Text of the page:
If you have been following the news in relation to pharmaceutical giant Johnson & Johnson, you would likely be aware of the class action in the Australian Federal Court relating to its faulty pelvic mesh implants.
The class action was commenced on behalf of thousands of Australian women who have been left with life altering complications after receiving Johnson & Johnson vaginal mesh or tape implants.
The original trial began on 4 July 2017 and concluded in February 2018.
The claim alleged that:
- the implants were defective and not fit for purpose;
- the information and warnings that accompanied the implants did not adequately disclose the nature and severity of the risks; and
- the implants caused significant and sometimes severe and life-altering complications including erosion and chronic pain.
On the 21st of November 2019, the Federal Court handed down its judgment on the class action against Johnson and Johnson Medical, Ethicon and Ethicon Sàrl (the Respondents), in favour of the thousands of women affected by faulty vaginal mesh or tape implants.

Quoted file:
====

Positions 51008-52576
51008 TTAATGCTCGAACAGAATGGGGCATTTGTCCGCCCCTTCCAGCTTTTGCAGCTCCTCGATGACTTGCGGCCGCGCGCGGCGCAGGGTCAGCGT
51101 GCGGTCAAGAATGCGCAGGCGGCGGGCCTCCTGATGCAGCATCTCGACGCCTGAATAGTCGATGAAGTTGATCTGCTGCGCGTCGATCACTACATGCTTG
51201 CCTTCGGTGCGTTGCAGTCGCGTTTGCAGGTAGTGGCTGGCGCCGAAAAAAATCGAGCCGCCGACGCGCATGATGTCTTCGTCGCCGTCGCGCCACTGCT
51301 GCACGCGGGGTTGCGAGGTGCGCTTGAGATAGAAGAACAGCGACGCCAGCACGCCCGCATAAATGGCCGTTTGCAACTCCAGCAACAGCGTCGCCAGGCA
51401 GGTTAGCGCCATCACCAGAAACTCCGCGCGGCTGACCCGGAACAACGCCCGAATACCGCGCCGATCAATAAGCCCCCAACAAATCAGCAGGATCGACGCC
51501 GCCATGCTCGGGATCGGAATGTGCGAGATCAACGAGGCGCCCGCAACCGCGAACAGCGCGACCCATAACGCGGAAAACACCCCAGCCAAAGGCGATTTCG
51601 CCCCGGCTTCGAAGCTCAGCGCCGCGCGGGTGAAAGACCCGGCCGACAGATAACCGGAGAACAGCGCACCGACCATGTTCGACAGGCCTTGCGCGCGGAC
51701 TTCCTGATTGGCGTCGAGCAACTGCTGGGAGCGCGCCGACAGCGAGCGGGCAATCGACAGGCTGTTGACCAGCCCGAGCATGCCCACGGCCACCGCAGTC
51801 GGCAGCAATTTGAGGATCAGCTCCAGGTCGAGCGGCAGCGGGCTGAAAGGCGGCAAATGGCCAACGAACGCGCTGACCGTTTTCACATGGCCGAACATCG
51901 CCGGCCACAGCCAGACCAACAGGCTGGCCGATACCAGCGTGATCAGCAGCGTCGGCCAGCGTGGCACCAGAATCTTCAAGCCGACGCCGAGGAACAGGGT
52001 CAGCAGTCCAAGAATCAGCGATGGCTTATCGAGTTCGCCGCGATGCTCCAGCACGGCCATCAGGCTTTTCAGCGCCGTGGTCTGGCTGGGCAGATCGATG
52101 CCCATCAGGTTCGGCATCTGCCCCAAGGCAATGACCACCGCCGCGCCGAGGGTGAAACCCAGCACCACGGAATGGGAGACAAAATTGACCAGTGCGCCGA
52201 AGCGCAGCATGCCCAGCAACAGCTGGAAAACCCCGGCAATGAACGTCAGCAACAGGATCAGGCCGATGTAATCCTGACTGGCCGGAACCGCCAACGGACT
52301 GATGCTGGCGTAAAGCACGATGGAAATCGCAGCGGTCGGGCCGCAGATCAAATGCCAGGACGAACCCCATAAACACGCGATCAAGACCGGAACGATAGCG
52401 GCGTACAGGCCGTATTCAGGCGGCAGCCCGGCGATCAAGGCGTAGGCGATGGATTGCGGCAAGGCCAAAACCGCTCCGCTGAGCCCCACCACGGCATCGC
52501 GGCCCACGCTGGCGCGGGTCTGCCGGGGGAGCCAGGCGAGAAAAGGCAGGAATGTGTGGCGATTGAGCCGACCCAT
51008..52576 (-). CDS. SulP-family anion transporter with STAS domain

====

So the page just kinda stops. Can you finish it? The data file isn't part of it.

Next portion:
The Federal Court ordered pharmaceutical giant Johnson & Johnson to pay almost $2.6 million in damages to the three representative applicants implanted with faulty pelvic mesh implants.
In April 2020, the Respondents appealed the judgment of Justice Katzmann. The appeal has was heard by the Full Court of the Federal Court in early February and their decision released today dismissed the Respondents’ appeal against the landmark judgment!
Pelvic mesh implant background 
The pelvic mesh, also known as transvaginal mesh, was implanted into the pelvis for a variety of conditions, usually pelvis organ prolapse and stress urinary incontinence.
The devices were banned in 2017 and a senate inquiry in 2018 found women were “ignored and treated appallingly”.
Federal Court Justice Anna Katzmann last year said the evidence in the case was “overwhelming” and the devices were not tested properly. It was also found that the companies responsible knew they did not have sufficient data to show the implants were safe. During the trial, the court heard of a “tidal wave” of aggressive marketing to surgeons and patients that suggested implanting the mesh was a “quick and easy operation”.
Federal Court Justice Anna Katzmann found Johnson & Johnson were “negligent”, driven by commercial interests, and failed to give appropriate or sufficient remedial action once it knew of problems with the implants.
This is a significant decision in Australia’s class action history and for women’s health generally.